Aeropuertos Mexicanos: The new entrance to paradise
At the Routes Americas 2023 conference in Chicago, International Airport Review Editor, Holly Miles, spoke with Alejandro Altamirano, Chief Financial Officer, and Juan Calderon, Chief Operations Officer of Aeropuertos Mexicanos about their two exciting airport projects.
Aeropuerto Internacional De La Riviera Nayarit (TPQ) and Aeropuerto Internacional De Puerto Escondido (PXM) are two airports that are the signature of a newly-formed group: Aeropuertos Mexicanos. It’s a group that joins the best of two worlds; the public-private partnership between Aeropuertos y Servicios Auxiliares (ASA), the state company that owns 19 airports in Mexico, and the Mota-Engil Group that has more than 75 years in the construction of infrastructure.
Aeropuerto Internacional De La Riviera Nayarit (TPQ)
TPQ Airport is being touted as ‘the new entrance to paradise’, and it is easy to understand why. The destination is said to have some of the most exclusive hotels in the world, 100 miles of golden coast and eight world-class gold courses. The destination is already attracting three million tourists per year.
Right now, the airport is called Tepic Airport and is situated in the capital city of the state of Nayarit. Tepic has received investment for enhancements such as the expansion of its main terminal building, extended runway, and a new control tower, as well as upgrades to equipment and furniture.
But the airport has higher ambitions to become a ‘beach airport’, as outlined by Alejandro.
“We want to make TPQ a beach airport that communicates with the coast. To transform the airport from ‘Tepic Airport’ to ‘Riviera Nayarit Airport’, we must connect it with the coastline. To do that, we are developing a series of infrastructure, roads that will take you from the airport to the beach, in 30 minutes.”
An airport that can conveniently transfer you to the beach in 30 minutes all via one air fare will be very attractive for sun-seekers. The airport will connect multiple Mexican cities and is expected to attract many tourists from other countries who are eager to discover one of Mexico’s best beach destinations.
A passenger could fly direct to Nayarit from North American cities like San Francisco or Atlanta within four hours, or Vancouver, New York and Toronto within a five‑hour flight time – a whole region of possibility.
By 2024, the highway system will be fully operational to grant fast and efficient connectivity to the area.
Aeropuerto Internacional De Puerto Escondido (PXM): A tourism destination on the rise
Puerto Escondido is the most populated city on the Oaxacan coast and one of the main tourist destinations in the state. Tourists are already coming to this area from Mexico, Canada and the United States to enjoy its beautiful beaches, world‑class surfing and lively nightlife.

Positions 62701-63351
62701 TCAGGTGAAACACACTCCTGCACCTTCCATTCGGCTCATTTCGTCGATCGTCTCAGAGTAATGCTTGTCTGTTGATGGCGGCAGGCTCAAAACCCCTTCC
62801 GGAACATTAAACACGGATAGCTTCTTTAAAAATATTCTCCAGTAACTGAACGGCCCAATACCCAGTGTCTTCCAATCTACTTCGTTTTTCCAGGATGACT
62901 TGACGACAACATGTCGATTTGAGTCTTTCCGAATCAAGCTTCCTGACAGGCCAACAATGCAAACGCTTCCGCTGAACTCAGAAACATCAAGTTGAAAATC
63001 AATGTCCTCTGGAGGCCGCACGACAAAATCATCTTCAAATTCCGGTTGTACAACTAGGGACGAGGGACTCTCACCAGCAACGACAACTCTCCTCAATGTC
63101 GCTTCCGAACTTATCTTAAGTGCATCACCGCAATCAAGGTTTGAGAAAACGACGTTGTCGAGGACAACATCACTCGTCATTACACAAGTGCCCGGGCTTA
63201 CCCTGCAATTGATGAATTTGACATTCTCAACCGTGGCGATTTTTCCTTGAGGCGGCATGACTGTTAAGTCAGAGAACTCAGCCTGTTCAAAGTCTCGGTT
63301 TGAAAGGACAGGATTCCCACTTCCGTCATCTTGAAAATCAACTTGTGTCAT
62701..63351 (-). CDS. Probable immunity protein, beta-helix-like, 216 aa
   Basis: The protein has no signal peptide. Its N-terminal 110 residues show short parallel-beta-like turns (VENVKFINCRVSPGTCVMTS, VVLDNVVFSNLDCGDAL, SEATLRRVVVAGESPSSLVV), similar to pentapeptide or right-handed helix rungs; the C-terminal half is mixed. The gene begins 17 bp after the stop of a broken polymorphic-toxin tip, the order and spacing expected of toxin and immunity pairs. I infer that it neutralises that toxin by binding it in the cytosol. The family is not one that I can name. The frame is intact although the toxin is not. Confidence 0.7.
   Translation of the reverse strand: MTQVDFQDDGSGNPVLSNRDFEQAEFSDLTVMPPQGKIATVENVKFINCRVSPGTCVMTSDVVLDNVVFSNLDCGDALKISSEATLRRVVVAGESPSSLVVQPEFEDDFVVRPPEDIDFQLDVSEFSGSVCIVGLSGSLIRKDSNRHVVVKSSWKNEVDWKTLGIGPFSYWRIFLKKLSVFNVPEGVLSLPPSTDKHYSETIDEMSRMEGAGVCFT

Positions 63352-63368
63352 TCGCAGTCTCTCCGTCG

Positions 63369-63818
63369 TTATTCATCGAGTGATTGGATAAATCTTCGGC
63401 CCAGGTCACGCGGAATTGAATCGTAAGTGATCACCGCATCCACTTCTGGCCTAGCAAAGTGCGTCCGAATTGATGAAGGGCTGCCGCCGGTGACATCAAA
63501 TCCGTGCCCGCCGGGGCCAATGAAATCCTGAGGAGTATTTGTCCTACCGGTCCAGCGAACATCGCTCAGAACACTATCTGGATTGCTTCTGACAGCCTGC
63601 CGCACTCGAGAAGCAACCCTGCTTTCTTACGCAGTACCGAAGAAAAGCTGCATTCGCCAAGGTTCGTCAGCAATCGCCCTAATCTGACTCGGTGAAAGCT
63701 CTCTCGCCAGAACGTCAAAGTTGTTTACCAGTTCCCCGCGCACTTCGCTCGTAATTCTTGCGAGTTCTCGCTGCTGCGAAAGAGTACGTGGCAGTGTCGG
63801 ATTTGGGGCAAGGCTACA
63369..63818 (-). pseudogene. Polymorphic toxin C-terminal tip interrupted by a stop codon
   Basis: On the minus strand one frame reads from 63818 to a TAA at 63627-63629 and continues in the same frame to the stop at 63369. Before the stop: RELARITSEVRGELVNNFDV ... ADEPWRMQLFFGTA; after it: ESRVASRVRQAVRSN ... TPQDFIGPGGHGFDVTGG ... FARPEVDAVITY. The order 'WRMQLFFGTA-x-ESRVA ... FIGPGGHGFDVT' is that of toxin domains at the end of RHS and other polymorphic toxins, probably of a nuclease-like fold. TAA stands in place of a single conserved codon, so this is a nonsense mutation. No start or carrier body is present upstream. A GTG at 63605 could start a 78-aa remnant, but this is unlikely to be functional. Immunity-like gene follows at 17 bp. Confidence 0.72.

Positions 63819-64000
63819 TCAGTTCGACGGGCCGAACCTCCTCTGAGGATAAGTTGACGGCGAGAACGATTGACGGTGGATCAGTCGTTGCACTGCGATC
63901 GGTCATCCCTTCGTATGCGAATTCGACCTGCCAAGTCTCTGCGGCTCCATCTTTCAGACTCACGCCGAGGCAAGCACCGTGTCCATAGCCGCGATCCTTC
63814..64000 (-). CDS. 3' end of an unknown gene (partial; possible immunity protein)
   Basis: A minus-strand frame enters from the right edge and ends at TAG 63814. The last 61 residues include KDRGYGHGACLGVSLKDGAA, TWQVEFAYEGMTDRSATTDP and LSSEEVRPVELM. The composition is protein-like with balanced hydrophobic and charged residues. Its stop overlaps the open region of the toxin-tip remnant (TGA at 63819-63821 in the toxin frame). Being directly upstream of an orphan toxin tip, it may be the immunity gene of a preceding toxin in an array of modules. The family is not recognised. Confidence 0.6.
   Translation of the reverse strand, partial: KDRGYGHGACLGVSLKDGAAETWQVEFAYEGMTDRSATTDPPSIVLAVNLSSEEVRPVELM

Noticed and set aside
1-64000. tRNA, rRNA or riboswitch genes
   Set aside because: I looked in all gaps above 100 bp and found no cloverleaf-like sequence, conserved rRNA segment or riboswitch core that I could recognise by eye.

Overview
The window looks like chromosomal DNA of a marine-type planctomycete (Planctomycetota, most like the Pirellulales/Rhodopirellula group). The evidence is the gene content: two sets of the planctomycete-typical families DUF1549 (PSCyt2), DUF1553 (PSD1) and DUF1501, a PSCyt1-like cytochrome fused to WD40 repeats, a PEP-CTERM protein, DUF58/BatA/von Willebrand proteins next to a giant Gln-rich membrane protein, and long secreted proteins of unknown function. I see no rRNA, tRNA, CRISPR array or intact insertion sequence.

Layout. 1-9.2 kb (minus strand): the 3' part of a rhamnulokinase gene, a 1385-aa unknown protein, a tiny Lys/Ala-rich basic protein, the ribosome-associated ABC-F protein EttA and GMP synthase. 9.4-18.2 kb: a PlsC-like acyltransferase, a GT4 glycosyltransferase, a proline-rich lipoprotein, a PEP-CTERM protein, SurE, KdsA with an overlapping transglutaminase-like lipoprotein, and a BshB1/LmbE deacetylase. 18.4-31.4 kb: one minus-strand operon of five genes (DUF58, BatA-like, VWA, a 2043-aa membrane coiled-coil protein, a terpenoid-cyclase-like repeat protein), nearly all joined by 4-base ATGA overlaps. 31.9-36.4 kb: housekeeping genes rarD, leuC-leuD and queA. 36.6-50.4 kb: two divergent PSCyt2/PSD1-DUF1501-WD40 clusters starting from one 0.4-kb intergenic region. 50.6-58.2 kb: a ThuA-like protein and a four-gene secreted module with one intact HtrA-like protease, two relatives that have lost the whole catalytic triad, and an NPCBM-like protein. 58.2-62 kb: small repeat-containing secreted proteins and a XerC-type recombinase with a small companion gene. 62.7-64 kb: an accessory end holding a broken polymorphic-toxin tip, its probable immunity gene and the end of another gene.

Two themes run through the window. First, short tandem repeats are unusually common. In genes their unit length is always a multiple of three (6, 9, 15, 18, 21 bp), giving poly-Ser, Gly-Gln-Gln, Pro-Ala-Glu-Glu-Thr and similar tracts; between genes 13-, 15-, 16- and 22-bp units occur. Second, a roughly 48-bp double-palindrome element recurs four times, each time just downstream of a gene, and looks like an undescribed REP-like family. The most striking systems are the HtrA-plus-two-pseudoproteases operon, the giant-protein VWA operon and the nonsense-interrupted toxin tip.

The city centre is located just 15 minutes from the airport offering world-class gastronomy and the best accommodation for surfers, families and the discerning traveller.
Right now, Puerto Escondido does not have international flights. It is served only from Mexico City International (MEX). Therefore, tourists that do go to Puerto Escondido must make a long trip via a Mexico City connection first.
With a direct flight, Panama and Bogota can be reached in just a four-hour flight time. But if they are lucky, passengers can buy a flight from their home city to Puerto Escondido making a connection with one ticket. However, most of them are buying two tickets because the connectivity to Puerto Escondido has not been there. This is something that Juan says that they are looking to change: “Our ambition with Puerto Escondido is to be an international airport with direct flights. So currently passengers are spending about seven to eight hours to reach Puerto Escondido, and with direct flights you can do it in just four to five hours.”
There are plans to expand runways for larger aircrafts and international flights. The airport will also have new hangars and a renovated control tower, as well as a large parking lot, car rental area and commercial and gastronomic spaces that will fulfil the experience of all its users. A three million passenger capacity is predicted, and to support continued growth, roads have been modernised and the airport, upgraded. The renewal of the highway system linking many beaches along the Pacific coast of Oaxaca, and the restoration of the international airport have directly contributed to the growth of the destination and improved the experience of thousands of travellers.
The destination is already attracting 800,000 tourists per year and this is only projected to grow according to Juan.
“Puerto Escondido is the new destination that’s replacing the tourism that was in Riviera Maya, in Cancun, Tulum. A lot of people are migrating from those areas that are already saturated with tourism and they’re searching for new kinds of spaces. In Escondido we get a lot of surfers there that come from California, from the U.S., and people from Canada that like nature and like beaches in the Pacific. You also get the best sunsets in the Pacific. Come see for yourself!”
Technology and experience
Despite not being large airports, both are going to be equipped with the latest technology according to Juan: “Even though these airports will only be attracting around 3.5 million passengers per year, the idea is to have all the technology that a small airport doesn’t have in the market. We want them to be very homely for passengers, staff and for our air carriers.”